nep-ict New Economics Papers
on Information and Communication Technologies
Issue of 2018‒09‒03
six papers chosen by
Walter Frisch
Universität Wien

  1. Remittances, ICT and Doing Business in Sub-Saharan Africa By Asongu, Simplice; Biekpe, Nicholas; Tchamyou, Vanessa
  2. Le tecnologie di Industria 4.0 e le PMI/Technologies of Industry 4.0 and SMEs By Angelo Bonomi
  3. Introduction to Special Issue: Mobile technologies and inclusive development in Africa By Asongu, Simplice; Boateng, Agyenim
  4. Tokenomics: Dynamic Adoption and Valuation By Cong, Lin William; Li, Ye; Wang, Neng
  5. Web mining of firm websites: A framework for web scraping and a pilot study for Germany By Kinne, Jan; Axenbeck, Janna
  6. Price Discrimination in Online Retail By Hindermann, Christoph Michael

  1. By: Asongu, Simplice; Biekpe, Nicholas; Tchamyou, Vanessa
    Abstract: Purpose – This study examines how linkages between information and communication technology (ICT) and remittances affect the doing of business. Design/methodology/approach – The focus is on a panel of 49 sub-Saharan African countries for the period 2000-2012. The empirical evidence is based on Generalised Method of Moments. Findings – While we establish some appealing results in terms of net negative effects on constraints to the doing of business (i.e. time to start a business and time to pay taxes), some positive net effects are also apparent (i.e. number of start-up procedures, time to build a warehouse and time to register a property). We also establish ICT penetration thresholds at which the unconditional effect of remittances can be changed from positive to negative, notably: (i) for the number of start-up procedures, an internet level of 9.00 penetration per 100 people is required while (ii) for the time to build a warehouse, a mobile phone penetration level of 32.33 penetration per 100 people is essential. Practical and theoretical implications are discussed. Originality/value – To the best of our knowledge, this is the first study to assess linkages between ICT, remittances and doing business in Sub-Saharan Africa.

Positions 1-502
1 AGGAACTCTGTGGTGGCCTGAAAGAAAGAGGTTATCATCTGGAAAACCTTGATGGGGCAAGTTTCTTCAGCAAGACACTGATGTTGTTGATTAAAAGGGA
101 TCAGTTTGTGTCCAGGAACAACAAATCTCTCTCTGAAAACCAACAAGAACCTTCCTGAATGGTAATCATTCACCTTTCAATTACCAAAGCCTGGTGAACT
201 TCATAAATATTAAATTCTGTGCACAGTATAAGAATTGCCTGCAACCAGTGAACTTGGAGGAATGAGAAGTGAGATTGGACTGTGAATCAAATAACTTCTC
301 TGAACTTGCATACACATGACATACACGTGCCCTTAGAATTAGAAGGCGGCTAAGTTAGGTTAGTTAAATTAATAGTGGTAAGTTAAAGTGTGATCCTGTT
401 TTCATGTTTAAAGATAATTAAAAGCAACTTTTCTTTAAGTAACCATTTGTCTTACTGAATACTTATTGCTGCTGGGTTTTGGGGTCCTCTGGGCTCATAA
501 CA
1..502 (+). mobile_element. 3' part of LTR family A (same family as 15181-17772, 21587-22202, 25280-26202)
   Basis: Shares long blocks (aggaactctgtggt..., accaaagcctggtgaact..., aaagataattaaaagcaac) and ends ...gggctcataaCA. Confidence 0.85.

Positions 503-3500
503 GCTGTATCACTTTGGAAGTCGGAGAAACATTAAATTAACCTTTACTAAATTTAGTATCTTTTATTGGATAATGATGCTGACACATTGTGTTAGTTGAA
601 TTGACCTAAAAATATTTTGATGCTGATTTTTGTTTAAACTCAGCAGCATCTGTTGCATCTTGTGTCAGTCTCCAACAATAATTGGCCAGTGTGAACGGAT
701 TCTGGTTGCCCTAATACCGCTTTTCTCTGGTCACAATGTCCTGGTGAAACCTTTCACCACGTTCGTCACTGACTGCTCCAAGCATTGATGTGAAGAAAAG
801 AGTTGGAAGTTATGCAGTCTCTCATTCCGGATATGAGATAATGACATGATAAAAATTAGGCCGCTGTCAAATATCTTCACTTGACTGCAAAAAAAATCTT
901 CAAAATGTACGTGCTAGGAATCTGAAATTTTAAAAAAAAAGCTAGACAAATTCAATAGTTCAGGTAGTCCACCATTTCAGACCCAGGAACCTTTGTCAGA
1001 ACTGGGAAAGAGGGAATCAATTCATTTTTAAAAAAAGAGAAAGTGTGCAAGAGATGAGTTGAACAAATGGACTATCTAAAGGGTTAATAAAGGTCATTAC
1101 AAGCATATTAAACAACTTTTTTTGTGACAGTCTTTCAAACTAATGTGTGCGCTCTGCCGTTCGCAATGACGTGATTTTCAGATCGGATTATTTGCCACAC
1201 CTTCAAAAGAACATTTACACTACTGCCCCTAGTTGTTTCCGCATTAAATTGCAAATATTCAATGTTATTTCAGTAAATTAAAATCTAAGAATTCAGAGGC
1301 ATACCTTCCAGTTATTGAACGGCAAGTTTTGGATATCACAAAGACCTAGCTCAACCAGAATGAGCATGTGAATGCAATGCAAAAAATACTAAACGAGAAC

Keywords: Remittances; ICT; Doing business; Development; Africa
    JEL: F24 L96 O30 O55
    Date: 2018–01
  2. By: Angelo Bonomi (CNR-IRCRES, National Research Council, Research Institute on Sustainable Economic Growth, via Real Collegio 30, Moncalieri (TO) – Italy)
    Abstract: This paper concerns a study on the next production revolution called Industry 4.0 based on confluence of various technologies, mainly digital, with far reaching consequences especially for productivity and employment. This study considers the implementation of Industry 4.0 in SMEs and industrial districts that represent a great part of Italian industry. The latter represents certainly a major challenge to such implementation because of the existence of various obstacles constituted by availability of investment capitals, small scale productions and tendency to develop and to adopt only incremental innovations rather than radical ones typical of Industry 4.0. In this work we study the technologies involved in Industry 4.0, taking account of existence of specific technologies, called enabling technologies, whose confluence in the manufacturing industry determines the implementation of Industry 4.0. Such enabling technologies originate from the major fields of R&D activities such as nanotechnologies, biotechnologies, digital technologies and artificial intelligence (AI). In this paper we study the dynamic and possible evolution characterizing the formation of the various enabling technologies in a sort of ramification process, using specific models of technology, technology innovation and R&D, and their relation with manufacturing in SMEs and industrial districts. The results of the study underlines the importance of AI in determining possibilities and limits to Industry 4.0, the necessity to disrupt the tendency of SMEs in adopting only incremental innovations, the existence of “intranality effects” raising difficulties from the supply chain, and the importance of technology consulting firms in the integration of ICT in operating technologies of a manufacturing activity.
    Keywords: Industry 4.0, SMEs, industrial districts, technology innovation
    JEL: O14 O25 O33
    Date: 2018–06
  3. By: Asongu, Simplice; Boateng, Agyenim